The various colors of the brackets in Figure 1 represent which iteration of the NFSG the estimates are taken from. Based on my review, the NSFG produces accurate estimates of live births for the five to ten years before each survey iteration. Birth estimates become less reliable for years father back before the survey because more and more birth mothers have either died or aged out of the target population of the survey the longer the time period between birth and survey.

Cycles 1 and 2 of the NSFG are not included in Figure 1 because they only surveyed women who had ever been married. These iterations missed all of the unintended pregnancies that occur among never-married women and so are not suitable for the study of reproductive responsibility.

With a few aberrations, we can see that the NSFG does a decent job with live birth estimation. The circles in Figure 1 tend to follow the X’s, and the brackets usually contain the X’s.

Estimates of induced abortions per year from the NSFG compared with Guttmacher Institute Abortion Provider Census counts of induced abortions per year.

Figure 2: Estimates of induced abortions per year from the NSFG compared with Guttmacher Institute Abortion Provider Census counts of induced abortions per year.

On the other hand, the NSFG does not do a good job of estimating the number of induced abortions per year in the United States. While data on abortions in the United States are quite poor generally, the X’s in Figure 2 are taken from the Guttmacher Institute’s Abortion Provider Census (APC), which typically reports the greatest number of abortions among abortion surveys and probably has the closest estimates to the true number.

As we can see, the estimates of the number of induced abortions based on the NSFG are routinely less than half the number reported by the APC.

The goal of my weight adjustment project is to make the estimates of induced abortion from the NSFG match external counts from the APC by increasing the weights of those respondents who report one or more induced abortions. This is not, of course, done as a brute force arithmetic adjustment. Care has to be taken so that other estimates, such as the total number of women in the United States and the total numbers of births by various demographic categories, remain accurate.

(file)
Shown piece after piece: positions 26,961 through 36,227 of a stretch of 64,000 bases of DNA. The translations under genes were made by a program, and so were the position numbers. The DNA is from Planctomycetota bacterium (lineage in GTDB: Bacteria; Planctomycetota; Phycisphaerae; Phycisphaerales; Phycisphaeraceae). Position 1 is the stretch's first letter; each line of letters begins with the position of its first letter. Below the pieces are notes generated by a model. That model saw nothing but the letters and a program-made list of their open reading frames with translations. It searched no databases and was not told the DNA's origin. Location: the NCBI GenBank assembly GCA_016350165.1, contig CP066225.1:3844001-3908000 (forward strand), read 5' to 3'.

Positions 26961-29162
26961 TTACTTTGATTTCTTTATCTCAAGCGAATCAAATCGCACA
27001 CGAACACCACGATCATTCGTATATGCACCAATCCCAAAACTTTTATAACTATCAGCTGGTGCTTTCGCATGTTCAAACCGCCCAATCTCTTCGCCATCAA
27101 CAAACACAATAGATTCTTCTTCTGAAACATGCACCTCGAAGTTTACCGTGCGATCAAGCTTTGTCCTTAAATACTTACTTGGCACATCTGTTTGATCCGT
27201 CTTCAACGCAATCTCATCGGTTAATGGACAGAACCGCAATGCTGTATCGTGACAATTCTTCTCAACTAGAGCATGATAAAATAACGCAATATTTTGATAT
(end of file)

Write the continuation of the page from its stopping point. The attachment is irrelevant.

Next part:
There is more subtlety to this procedure than I originally anticipated such that it is not just a matter of plugging the NSFG data into preexisting software, running standard post-stratification and raking functions. I therefore am writing some custom programs. Other tasks – such as going through the U.S. Census Bureau website to find the appropriate counts – turned out to be more arduous than I expected. Ultimately this process involves a lot of trial and error – trying something, seeing what works and what does not, making an adjustment, and trying again.

Once the procedure is completed, there is still the risk of there being some bias in the adjusted estimates if those respondents who report their abortions differ substantially in properties of interest from those respondents who do not report their abortions. This is an inevitable consequence of non-reporting and cannot be helped. After weight adjustment, at least the estimates of total number of induced abortions and of live births equal external sources.

I will not go too much here in my blog into actual approach I am using for weight adjustment, because I want to leave open the possibility of trying to get an academic paper out of this work and because such discussion would probably be too technical to be of interest to a general audience anyway.

Once I am finished, however, I will at least make the weights themselves available here via my blog in the small chance that someone out there will find them helpful for their own work.


“Appendix 2: Topic-Specific Notes for 2017-2019, NSFG User’s Guide.” 2021. National Center for Health Statistics.
Desai, Sheila, Laura D. Lindberg, Isaac Maddow-Zimet, and Kathryn Kost. 2021. “The Impact of Abortion Underreporting on Pregnancy Data and Related Research.” Maternal and Child Health Journal 25 (8): 1187–92.
Lindberg, Laura, Kathryn Kost, Isaac Maddow-Zimet, Sheila Desai, and Mia Zolna. 2020. “Abortion Reporting in the United States: An Assessment of Three National Fertility Surveys.” Demography 57 (3): 899–925.


  1. This latter term “raking” actually refers to a specific technique for handling multiple dimensions in this process.↩︎